Mickey Hart and Dead & Company: "It’s not always in the technique; it’s in the synchronizing"
Photo by Keith Griner
Nearly one year after the Grateful Dead said Fare Thee Well with a run of five final concerts in California and Chicago, Dead & Company, the new incarnation of the legendary band, are ramping up their summer tour, the second outing for the group that includes Grateful Dead members Bob Weir, Bill Kreutzmann and Mickey Hart along with longtime collaborator Jeff Chimenti and newcomers John Mayer and Oteil Burbridge.
Mickey Hart talks with us about how the band has come together since they started playing last year, What Mayer and Burbridge bring to the musical conversation and how Bonnaroo compared to other shows.
How have Dead & Co. have progressed since that first tour?
Well now that the band is a real band—it’s greased. It’s become a real powerful unit now. There’s no way to bring a band together, no better way than to play. That’s what we’ve been doing, and it has become very liquid, fluid. It’s really a joy to play. It takes a while for it to seep in. Even after a performance, you don’t know exactly what quantity it is, but after doing it so many times, everybody’s relaxed and they can lay into their parts with more confidence, and the conversation now has grown.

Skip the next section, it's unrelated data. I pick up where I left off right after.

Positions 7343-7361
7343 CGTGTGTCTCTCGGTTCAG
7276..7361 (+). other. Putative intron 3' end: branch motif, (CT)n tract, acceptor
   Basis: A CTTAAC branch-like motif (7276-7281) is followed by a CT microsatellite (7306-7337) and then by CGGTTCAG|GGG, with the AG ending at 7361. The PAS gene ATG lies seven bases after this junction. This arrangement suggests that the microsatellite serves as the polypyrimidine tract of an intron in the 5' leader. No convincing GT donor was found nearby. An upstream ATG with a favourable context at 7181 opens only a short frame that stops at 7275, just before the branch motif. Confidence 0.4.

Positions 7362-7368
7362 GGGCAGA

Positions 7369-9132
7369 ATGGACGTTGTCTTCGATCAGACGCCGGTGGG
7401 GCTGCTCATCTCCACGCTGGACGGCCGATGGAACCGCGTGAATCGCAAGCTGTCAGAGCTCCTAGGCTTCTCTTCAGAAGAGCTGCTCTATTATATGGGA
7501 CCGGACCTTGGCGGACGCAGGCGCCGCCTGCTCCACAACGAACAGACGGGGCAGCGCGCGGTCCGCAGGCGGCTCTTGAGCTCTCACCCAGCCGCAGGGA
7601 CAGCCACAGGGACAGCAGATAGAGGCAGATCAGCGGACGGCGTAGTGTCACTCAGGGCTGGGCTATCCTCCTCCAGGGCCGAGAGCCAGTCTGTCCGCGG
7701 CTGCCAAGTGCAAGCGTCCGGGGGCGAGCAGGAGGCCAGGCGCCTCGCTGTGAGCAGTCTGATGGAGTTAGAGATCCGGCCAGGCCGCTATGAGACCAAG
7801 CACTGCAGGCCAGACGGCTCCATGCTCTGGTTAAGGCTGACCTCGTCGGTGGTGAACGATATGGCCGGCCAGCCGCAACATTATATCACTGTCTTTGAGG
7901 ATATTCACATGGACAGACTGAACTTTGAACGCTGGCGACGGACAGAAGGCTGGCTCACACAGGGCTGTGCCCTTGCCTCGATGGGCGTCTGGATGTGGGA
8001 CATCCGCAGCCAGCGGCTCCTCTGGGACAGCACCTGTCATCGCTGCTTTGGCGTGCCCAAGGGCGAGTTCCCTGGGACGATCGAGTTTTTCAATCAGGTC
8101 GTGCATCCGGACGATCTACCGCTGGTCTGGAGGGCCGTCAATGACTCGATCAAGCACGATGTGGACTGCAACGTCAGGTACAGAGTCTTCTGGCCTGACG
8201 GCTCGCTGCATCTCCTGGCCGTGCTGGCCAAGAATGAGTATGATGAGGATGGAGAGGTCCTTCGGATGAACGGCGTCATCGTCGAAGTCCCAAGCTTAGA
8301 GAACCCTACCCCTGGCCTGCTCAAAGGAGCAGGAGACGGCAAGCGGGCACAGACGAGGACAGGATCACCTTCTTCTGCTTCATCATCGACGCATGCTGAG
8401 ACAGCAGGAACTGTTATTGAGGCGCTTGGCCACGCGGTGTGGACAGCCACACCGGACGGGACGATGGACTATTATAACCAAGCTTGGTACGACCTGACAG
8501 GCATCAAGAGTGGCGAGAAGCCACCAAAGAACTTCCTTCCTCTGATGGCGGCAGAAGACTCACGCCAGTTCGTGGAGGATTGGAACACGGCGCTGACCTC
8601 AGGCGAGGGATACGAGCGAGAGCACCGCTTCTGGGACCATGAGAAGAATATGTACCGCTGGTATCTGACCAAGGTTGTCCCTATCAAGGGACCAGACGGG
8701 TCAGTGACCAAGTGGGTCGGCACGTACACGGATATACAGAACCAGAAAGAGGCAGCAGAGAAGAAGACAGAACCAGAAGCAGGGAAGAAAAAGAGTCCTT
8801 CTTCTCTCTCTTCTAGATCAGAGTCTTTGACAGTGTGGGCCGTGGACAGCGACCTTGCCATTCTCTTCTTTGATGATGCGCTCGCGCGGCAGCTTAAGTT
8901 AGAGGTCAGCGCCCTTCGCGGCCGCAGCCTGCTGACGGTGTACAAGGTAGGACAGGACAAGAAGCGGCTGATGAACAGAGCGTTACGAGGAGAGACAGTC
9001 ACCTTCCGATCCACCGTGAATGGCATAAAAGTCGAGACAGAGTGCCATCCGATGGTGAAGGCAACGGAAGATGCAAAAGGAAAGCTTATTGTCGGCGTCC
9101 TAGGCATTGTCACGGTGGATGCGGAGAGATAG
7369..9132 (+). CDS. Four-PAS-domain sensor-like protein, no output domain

A band is about a conversation. We’ve been talking for over 50 years now, but when you bring new people into the conversation, it takes a bit of time before they learn your language and you learn how to communicate difficult ideas for someone who hasn’t been in the conversation for all those years. It takes a while. We wound up really powerful on the last tour. The band has come to a whole new level, and it’s progressing at a rapid speed. Now [John and Oteil] own the music. Now Johnny is really understanding the music at a deeper level. The conversation becomes more interesting, more dynamic, when you know all the words and you know all the chords you can do all of that simultaneously. It’s a lot of stuff. I mean we have almost 100 songs. You know it’s not like we’re going out and playing the same set. It’s a different kind of animal here.
Was there any one moment where you realize that you guys were really coming together?
Yeah, it always happens on stage. There were some times on the last tour when it was definitely on the right path. I mean, you get more and more power, more swing, more fun. Everybody became relaxed in the group, and when that happens, anything is possible. You have an affinity for a person, and then you have to gain each other’s trust, musically speaking. And then you have to be able to throw the conversation back and forth at rapid rates, and people have to respond to your question, to your answer, musically. That takes time, and now we’re there. It feels really good, starting to become inspiring in other way, great ways. You never can tell where a band will go until the band goes there.